T Nation

Strength, Fighting Ability Revealed In Faces


Physical Strength, Fighting Ability Revealed In Human Faces

ScienceDaily (Oct. 25, 2008) �?? For our ancestors, misjudging the physical strength of a would-be opponent might have resulted in painful �??�?? and potentially deadly �??�?? defeat.

Now, a study conducted by a team of scientists at the University of California, Santa Barbara has found that a mechanism exists within the human brain that enables people to determine with uncanny accuracy the fighting ability of men around them by honing in on their upper body strength. What's more, that assessment can be made even when everything but the men's faces are obscured from view.

A paper highlighting the researchers' findings appears in the current issue of the Proceedings of the Royal Society.

"Assessing fighting ability was important for our ancestors, and the characteristic that the mind implicitly equates with fighting ability is upper body strength," said Aaron Sell, a postdoctoral fellow at UCSB's Center for Evolutionary Psychology and the paper's lead author. "That's the component of strength that's most relevant to premodern combat. The visual assessment of fighting ability is almost perfectly correlated with the perception of strength, and both closely track actual upper body strength. What is a bit spooky is that upper body strength can even be read on a person's face.

Sell conducted the study with Leda Cosmides, a professor of psychology and co-director of the Center for Evolutionary Psychology; John Tooby, a professor of anthropology and also co-director of the Center for Evolutionary Psychology; Michael Gurven, an associate professor of anthropology; and graduate students Daniel Sznycer and Christopher von Rueden.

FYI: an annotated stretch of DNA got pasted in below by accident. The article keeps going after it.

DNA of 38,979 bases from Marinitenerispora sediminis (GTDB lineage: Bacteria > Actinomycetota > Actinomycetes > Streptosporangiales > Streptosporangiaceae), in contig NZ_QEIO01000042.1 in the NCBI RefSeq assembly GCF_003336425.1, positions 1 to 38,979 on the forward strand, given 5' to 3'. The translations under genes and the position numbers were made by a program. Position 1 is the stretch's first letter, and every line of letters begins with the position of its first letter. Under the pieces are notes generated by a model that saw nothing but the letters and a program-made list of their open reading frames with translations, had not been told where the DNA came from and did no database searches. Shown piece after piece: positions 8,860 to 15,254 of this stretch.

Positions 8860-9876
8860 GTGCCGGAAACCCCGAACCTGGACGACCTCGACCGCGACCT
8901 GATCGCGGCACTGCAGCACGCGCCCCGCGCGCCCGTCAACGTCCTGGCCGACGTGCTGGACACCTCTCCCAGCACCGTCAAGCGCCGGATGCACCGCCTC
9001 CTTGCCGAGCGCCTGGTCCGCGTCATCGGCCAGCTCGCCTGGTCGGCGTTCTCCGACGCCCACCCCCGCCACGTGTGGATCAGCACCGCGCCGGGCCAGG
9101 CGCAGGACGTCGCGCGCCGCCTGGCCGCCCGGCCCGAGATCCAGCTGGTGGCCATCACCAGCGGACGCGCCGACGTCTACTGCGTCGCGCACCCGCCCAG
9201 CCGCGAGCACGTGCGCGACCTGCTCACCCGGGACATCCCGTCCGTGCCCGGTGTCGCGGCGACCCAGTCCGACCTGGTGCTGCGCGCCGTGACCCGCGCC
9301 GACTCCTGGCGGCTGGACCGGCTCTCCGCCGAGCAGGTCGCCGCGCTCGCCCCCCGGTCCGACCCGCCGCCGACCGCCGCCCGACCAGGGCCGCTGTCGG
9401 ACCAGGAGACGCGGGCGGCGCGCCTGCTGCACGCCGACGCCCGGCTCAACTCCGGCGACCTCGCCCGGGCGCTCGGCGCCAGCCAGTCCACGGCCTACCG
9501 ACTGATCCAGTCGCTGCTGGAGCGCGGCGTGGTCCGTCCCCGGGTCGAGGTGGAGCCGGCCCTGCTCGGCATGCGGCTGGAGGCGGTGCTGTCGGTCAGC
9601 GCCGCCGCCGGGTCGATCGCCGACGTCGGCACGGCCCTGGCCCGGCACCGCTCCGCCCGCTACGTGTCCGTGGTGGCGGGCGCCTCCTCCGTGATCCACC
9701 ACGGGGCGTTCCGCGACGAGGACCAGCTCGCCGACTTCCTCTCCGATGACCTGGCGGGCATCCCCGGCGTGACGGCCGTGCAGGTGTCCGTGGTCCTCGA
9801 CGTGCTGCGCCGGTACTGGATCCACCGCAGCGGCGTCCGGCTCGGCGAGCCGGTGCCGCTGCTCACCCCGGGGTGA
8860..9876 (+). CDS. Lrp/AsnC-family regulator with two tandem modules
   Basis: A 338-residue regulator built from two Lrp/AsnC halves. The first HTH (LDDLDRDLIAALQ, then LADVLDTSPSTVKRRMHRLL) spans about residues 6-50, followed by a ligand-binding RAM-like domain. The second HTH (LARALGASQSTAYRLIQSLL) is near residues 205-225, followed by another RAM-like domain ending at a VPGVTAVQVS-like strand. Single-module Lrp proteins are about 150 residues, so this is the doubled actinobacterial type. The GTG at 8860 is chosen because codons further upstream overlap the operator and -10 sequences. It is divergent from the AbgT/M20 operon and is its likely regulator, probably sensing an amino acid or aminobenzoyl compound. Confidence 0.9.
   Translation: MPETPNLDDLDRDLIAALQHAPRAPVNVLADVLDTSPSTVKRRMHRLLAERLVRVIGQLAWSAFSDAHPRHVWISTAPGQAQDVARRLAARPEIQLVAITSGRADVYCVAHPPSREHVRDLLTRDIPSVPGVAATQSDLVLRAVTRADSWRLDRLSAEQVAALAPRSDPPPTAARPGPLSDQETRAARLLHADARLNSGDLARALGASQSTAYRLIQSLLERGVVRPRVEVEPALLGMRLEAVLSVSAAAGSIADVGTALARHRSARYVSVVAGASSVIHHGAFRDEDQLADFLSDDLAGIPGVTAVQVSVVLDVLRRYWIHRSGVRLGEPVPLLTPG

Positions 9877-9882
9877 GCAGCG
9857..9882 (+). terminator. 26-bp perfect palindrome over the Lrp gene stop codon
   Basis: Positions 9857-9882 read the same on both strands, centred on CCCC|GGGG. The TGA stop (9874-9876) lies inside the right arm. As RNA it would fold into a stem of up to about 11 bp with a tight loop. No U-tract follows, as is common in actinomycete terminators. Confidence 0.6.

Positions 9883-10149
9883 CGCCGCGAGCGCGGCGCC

The study consisted of four sections, each of which asked the test subjects to assess the physical strength of individuals based on photographs of their faces, their bodies, or both. Subjects were asked to rank the physical strength or fighting ability of the people in the photographs on a scale of one to seven. When the photographs depicted men whose strength had been measured precisely on weight-lifting machines, the researchers found an almost perfect correlation between perceptions of fighting ability and perceptions of strength. "When you see that kind of correlation it's telling you you're measuring the same underlying variable," said Tooby.

They also found that perceptions of strength and fighting ability reflected the target's actual strength, as measured on weight-lifting machines at the gym. In other sections of the study, the researchers showed that this result extended far beyond the gym. Both men and women accurately judge men's strength, whether those men are drawn from a general campus population, a hunter-horticulturalist group in Bolivia, or a group of herder-horticulturalists living in the Argentinian Andes.